MENU
component-ddb-728x90-v1-01-desktop

As Holocaust knowledge drops, JCC looks to educate younger generations

The production is called "Survivors." A group of six actors and actresses tell the life stories of ten Holocaust survivors who all later moved to the Rochester area. (WHAM photo)

Brighton, N.Y. (13WHAM) - As holocaust survivors age, some fear their stories will be forgotten. A recent survey found many Americans, particularly younger Americans, aren't aware of many facts about the holocaust.

That also has some holocaust survivors, like Samuel Rind, afraid.

"One thing about history, it has a tendency of repeating itself," said Rind, who moved to Rochester in 1967.

Rind says he doesn't like telling the stories of his childhood, but that hasn't stopped him from visiting local schools and even writing a book to tell what happened.

"I do it because we have to make sure this is not forgotten," said Rind.

Rind is among those happy to see a new production headed by the Jewish Community Center's Department of Arts and Culture, aimed to help educate local students about the Holocaust.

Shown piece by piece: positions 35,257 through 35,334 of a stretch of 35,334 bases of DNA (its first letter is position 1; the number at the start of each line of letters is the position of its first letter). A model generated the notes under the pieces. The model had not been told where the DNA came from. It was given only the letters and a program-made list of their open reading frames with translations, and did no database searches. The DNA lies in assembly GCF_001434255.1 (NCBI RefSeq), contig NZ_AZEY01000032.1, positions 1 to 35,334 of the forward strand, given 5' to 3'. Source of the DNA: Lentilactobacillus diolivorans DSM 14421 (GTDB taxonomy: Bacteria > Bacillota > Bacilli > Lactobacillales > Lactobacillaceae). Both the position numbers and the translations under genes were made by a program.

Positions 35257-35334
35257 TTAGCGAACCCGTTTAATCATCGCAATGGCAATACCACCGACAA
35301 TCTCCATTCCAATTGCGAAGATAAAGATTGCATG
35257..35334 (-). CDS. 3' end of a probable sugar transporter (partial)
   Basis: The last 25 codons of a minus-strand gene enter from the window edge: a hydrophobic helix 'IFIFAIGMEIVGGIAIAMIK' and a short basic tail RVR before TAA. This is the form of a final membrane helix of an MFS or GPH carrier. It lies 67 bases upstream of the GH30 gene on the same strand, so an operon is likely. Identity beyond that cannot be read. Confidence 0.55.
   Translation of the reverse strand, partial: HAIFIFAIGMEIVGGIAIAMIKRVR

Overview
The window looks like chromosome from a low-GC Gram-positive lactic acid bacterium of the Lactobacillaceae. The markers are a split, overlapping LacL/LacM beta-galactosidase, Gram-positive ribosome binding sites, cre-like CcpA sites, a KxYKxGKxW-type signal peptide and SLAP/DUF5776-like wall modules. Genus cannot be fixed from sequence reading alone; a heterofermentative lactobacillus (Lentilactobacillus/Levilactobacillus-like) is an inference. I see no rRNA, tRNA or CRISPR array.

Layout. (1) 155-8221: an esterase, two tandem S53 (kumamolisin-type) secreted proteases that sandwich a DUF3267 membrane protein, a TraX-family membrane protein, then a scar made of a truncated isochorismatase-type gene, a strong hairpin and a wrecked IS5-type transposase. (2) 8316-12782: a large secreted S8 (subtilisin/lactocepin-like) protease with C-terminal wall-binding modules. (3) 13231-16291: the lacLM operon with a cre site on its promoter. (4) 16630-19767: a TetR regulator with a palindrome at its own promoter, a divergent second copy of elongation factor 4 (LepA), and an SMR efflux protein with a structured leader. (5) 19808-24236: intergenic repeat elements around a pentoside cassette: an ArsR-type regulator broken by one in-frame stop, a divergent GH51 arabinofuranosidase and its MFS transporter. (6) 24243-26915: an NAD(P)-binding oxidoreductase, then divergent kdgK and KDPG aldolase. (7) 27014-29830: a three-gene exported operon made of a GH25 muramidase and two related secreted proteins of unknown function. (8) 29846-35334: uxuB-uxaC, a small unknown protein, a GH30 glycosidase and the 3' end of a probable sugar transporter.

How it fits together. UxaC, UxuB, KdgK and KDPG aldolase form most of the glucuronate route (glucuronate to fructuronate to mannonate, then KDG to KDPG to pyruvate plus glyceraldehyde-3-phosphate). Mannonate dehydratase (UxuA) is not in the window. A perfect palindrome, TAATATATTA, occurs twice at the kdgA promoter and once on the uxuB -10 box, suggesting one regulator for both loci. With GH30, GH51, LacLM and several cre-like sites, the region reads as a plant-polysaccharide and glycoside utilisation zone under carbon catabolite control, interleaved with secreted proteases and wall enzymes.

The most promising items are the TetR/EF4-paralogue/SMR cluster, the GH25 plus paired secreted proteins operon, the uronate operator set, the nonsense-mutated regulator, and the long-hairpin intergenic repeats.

The production is called "Survivors." A group of six actors and actresses tell the life stories of ten Holocaust survivors who all later moved to the Rochester area.

"What you’re getting is the heart and soul of these people and what they went through," said Ralph Meranto.

Meranto says the group is trying to hold shows in local schools to help educate younger generations, and make sure the stories of the Holocaust don't fade away.

More than 200 students attended its first show last week. The group is scheduled to perform in front of 300 students later this week.

Meranto says by putting faces to the stories, younger generations will likely be able to relate more to the stories of survival.

"What it has is a lot of heart and human experience, what the kids can walk away from after watching this show and truly understand what these people went through," said Meranto.




close video ad
Unmutetoggle ad audio on off

Trending